That is a question every Nationalist of a certain age can answer. I wish I could tell you that I was at the Hamilton Count! Alas, however, I was 3,000 miles away in Dover, Delaware. I had joined the Party in Ayr two years previously – but here I was in bloody Delaware when all was happening for the SNP! However, it was world news, and I remember NBC covering Winnie’s triumphant train journey to Westminster and the tears of joy were running down my face.
I returned from exile the next year and things were still buzzing with Winnie taking Westminster on single-handedly! I got to know Winnie very well in the coming years. She has always been a supporter of women in our party and I was no exception. I was her guest in Strasbourg on a number of occasions and there, I witnessed first hand the hard work she did on Scotland’s behalf and also the high esteem in which Madame Ecosse was held in the European Parliament. To say she raised our profile in those corridors of power was putting it mildly! There did not seem to be a nation whose parliamentarians did not enthuse about Winnie – with the notable exception of the Tories from the Shires, who were so rude when she spoke in the chamber – “greater fear has no man than the fear of this woman daring to upset their cosy sinecures!”
One of my fondest memories was my trip with Winnie to Orkney and Shetland. I was her “warm-up” act on the speaking tour! We met Ally Bain on our flight from the mainland and we had a “wee dram” on the plane. Nobody had told this Sumburgh Virgin (sic!) about the difficulties of landing in crosswinds. The plane suddenly dropped onto the runway – Winnie and Ally spilled not a drop. I, of course, trailed through the airport smelling like the proverbial brewery!!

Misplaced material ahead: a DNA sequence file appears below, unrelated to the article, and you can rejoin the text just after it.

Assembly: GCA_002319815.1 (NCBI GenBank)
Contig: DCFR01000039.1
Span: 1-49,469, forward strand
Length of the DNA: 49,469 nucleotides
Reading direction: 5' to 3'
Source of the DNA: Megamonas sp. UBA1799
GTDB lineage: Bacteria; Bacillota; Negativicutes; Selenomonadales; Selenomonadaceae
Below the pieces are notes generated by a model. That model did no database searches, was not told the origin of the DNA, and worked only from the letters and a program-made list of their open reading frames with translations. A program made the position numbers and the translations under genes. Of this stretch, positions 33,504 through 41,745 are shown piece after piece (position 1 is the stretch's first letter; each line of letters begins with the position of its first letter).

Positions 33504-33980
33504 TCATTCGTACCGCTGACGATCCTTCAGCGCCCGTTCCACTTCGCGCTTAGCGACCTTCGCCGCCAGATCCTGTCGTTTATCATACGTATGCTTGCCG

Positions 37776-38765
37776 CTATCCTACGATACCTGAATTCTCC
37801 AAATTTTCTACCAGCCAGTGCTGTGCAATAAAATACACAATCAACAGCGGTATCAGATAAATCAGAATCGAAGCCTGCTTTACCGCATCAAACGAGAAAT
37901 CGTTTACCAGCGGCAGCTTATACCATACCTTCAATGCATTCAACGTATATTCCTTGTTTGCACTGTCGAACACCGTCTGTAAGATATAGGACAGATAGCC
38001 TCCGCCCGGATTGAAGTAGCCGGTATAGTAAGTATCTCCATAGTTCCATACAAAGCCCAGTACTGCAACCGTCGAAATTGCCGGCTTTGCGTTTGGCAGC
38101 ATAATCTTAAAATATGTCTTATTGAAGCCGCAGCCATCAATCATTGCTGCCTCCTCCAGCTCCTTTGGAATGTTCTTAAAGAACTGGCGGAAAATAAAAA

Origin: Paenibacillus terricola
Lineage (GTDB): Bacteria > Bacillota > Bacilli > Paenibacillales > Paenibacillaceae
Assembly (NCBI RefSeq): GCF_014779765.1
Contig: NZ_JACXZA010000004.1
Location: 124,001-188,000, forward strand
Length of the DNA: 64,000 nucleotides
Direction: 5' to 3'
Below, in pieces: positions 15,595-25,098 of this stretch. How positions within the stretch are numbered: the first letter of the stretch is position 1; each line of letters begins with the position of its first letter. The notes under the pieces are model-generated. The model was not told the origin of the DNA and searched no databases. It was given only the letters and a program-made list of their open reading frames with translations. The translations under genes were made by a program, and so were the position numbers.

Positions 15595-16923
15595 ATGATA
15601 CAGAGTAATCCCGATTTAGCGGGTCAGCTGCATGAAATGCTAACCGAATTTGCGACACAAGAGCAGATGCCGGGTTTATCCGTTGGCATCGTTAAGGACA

The halls we spoke in were packed to the rafters. Once again the warmth towards Winnie was awesome. I learned so much about constituency work from Winnie. She answered every letter personally, wrote to children who had won prizes, wrote sympathy letters and when it came to knocking doors and greeting people during street work, I would contend that she still has no equal.
Winnie loves fun, and fun was what we had during two wonderful Hogmanays spent with Stewart and herself at Miltonduff. Again, at New Year’s Day Lunch in Elgin Golf Club,we were surrounded by people wanting to shake hands with Winnie. To Winnie there is no such thing as a private event!
But it was when we were both elected to the first Scottish Parliament in 1999 that I really appreciated why Winnie was an icon in our Party. Much has been written in recent days of her opening words in the Parliament. “The Scottish Parliament, adjourned on the 25th of March 1707, is hereby reconvened” – there was not a dry eye on the SNP benches when we heard those words. Typically for Winnie, she always credited those words to Dr. Robert MacIntyre (the SNP’s first MP). She told us that, she has visited “Doc Mac” shortly before his death and he said “say these words at the Opening if you get the chance”. That she certainly did!
I could go on forever on this subject, but I will close with an example of Winnie’s sheer professionalism. In my role of Chief Whip, I used to go into the chamber of a morning about 9.15 am for the debate starting at 9.30am. My job being to “count heads!” One head I never had to count was that of Dr. Winifred Ewing , She was always already in the Chamber greeting me with the words “Good morning Madame Whip –present and voting!” If only some of the others had been so inclined!
You stopped the world Winnie – we are nearly there.